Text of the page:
update: Since posting this information, much of he
attention has shifted to War in Iraq, which has no
direct connection with Sept 11 or bin Laden (despite
President Bush frequently mentioning them all in the
same sentence). Much of this material, however is
still important in understanding political violence,
terrorism, the Mid East and international law.
The suicide hijacking by Islamic terrorists and the Anthrax attacks by domestic terrorists
bewildered people who had not heard of the groups which have such obvious hatred of us and put such careful study into the attack. The
challenge is to help make sense of an event many feel is incomprehensible and
understand how to sustain our Democratic society, which exists within a shrinking global village – a “stepchild of technology, not the flowering of community”. Indeed, in some of the excitement over ‘village
life,’ “we forgot about village idiots and about chronic malcontents… Worse, we forgot about victims of injustice, real and imagined, whose resentments simmer and boil just below the surface of village life”.
(scroll down for more)
“breached previous boundaries for terrorist acts and should have been a global wake-up call. Moving the clock’s hands at this time reflects our growing concern that the international community has hit the “snooze” button rather than respond to the alarm.”
The Atomic Scientists “fully support”
a statement signed by 110 Nobel laureates: “The only hope for the future lies in cooperative international action, legitimized by democracy. . . . To survive in the world we have transformed, we must learn to think in a new way.”
This book and companion website provide
a starting points to think in new ways for a transformed world. The near future will provide many opportunities to remember and commemorate the events of Sept
11 and experience national solidarity, but it is crucial that patriotism not be so strong as to prevent critical reflection and probing questions.
Major Burns on the TV sitcom M*A*S*H commented: “I believe that unless we all blindly conform and obey orders, we can never have a truly free America.” Dissent and questioning – both inside the classroom and society – should be regarded
as part of what makes the Democratic experiment great, not a threat that might undermine it.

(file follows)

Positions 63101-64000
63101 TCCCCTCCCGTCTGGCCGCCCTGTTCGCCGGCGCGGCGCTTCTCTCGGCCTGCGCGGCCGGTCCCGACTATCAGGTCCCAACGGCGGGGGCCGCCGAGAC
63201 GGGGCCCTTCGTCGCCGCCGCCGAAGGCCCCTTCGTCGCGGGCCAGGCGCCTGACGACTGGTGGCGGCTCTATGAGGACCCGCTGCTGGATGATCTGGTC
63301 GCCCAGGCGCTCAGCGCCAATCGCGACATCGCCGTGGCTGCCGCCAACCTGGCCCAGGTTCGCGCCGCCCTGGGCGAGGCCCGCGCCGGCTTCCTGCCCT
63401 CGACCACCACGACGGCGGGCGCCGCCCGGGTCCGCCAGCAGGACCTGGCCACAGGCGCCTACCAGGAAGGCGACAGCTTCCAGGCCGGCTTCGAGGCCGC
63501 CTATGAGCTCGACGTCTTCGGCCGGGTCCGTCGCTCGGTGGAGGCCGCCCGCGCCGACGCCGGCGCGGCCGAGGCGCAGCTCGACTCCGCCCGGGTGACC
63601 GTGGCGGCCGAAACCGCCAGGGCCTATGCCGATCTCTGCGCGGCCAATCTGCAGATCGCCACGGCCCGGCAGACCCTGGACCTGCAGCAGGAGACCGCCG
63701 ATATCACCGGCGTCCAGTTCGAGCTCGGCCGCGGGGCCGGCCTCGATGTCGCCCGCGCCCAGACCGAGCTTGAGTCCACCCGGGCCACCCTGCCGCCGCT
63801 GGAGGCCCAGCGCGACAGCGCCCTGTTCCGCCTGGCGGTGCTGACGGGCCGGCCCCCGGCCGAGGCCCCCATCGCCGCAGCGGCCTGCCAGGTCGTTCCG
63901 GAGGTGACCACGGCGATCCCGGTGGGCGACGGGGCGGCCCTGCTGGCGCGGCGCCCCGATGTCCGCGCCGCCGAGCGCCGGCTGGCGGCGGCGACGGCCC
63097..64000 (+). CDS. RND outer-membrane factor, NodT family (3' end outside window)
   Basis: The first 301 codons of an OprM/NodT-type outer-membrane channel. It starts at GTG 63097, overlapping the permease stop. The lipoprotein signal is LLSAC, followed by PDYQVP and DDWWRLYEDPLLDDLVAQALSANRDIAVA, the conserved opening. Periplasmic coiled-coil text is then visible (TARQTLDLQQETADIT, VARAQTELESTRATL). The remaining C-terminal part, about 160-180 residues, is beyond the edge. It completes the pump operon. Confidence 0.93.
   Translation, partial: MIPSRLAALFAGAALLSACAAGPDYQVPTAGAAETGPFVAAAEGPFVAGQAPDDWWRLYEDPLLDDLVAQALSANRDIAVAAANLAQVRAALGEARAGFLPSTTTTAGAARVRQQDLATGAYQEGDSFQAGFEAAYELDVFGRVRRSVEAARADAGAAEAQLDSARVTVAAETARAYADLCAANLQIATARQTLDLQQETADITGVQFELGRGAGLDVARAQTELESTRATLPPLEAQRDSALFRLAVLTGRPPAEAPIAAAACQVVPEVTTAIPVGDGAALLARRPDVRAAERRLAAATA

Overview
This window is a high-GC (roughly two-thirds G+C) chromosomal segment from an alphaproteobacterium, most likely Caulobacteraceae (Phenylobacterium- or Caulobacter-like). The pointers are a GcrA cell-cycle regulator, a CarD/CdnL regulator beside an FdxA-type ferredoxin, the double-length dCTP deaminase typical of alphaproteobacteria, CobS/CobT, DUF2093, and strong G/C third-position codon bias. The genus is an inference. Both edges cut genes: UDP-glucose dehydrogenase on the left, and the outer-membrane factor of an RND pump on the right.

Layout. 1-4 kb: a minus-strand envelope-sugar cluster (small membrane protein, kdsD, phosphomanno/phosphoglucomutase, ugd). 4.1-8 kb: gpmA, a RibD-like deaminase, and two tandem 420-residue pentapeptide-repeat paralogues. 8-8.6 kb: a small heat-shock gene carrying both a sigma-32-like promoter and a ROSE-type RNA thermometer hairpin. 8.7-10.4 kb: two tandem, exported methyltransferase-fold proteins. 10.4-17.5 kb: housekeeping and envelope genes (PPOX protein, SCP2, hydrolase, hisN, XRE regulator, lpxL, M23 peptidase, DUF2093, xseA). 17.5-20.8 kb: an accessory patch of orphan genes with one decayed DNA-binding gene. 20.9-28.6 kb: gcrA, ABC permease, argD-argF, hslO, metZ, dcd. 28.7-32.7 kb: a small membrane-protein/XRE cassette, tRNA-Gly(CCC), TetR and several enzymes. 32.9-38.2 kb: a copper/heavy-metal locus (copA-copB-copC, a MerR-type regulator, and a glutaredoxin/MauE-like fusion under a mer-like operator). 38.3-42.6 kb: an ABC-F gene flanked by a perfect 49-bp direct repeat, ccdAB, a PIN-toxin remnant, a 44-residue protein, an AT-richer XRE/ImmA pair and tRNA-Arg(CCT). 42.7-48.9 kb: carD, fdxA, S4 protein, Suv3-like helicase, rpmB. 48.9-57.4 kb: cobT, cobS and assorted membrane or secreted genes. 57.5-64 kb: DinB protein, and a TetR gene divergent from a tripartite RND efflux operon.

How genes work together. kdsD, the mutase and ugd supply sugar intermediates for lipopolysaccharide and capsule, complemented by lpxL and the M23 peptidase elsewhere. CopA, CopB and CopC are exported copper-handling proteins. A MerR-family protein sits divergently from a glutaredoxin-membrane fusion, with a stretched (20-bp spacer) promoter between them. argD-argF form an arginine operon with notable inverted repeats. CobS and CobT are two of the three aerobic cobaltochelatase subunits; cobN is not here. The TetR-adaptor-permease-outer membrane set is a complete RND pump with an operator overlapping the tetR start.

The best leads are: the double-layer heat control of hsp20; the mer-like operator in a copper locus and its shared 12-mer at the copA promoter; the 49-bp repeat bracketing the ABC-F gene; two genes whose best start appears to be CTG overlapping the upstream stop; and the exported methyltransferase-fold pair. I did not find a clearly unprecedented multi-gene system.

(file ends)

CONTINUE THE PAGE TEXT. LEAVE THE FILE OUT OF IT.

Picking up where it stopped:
Values Are We Fighting For? Fighting Terrorism and
The late Justice Brandeis commented in a case that “those who won our independence by revolution were not cowards” and “they did not exalt order at the cost of liberty.”
His opinion outlines a theory of government and highlights the values that define what the country stands for at its best:
"Those who won our independence believed that the final end of the state was to make men free to develop their
faculties. They valued liberty both as an end and as a means. They believed liberty to be the secret of happiness, and courage to be the secret of liberty.
"They believed that freedom to think as you will and to speak as you think are means indispensable to the discovery and spread of political truth; that without free speech and assembly discussion would be futile; that with them, discussion affords ordinarily adequate protection against the dissemination of noxious doctrine; that the greatest menace to freedom is an inert people; that public discussion is a political duty; and that this should be a fundamental principle of the American government.
Dept of Soc, Anthro & Criminology
712 Pray Harrold
Eastern Michigan University
Ypsilanti, MI 49197
"They recognized the risks to which all human institutions are subject. But they knew that order cannot be secured merely through fear of punishment for its infraction; that it is hazardous to discourage thought, hope and imagination; that fear breeds repression; that repression breeds hate; that hate menaces stable government; that the path of safety lies in the opportunity to discuss freely supposed grievances and proposed remedies; and that the fitting remedy for evil counsels is good ones.”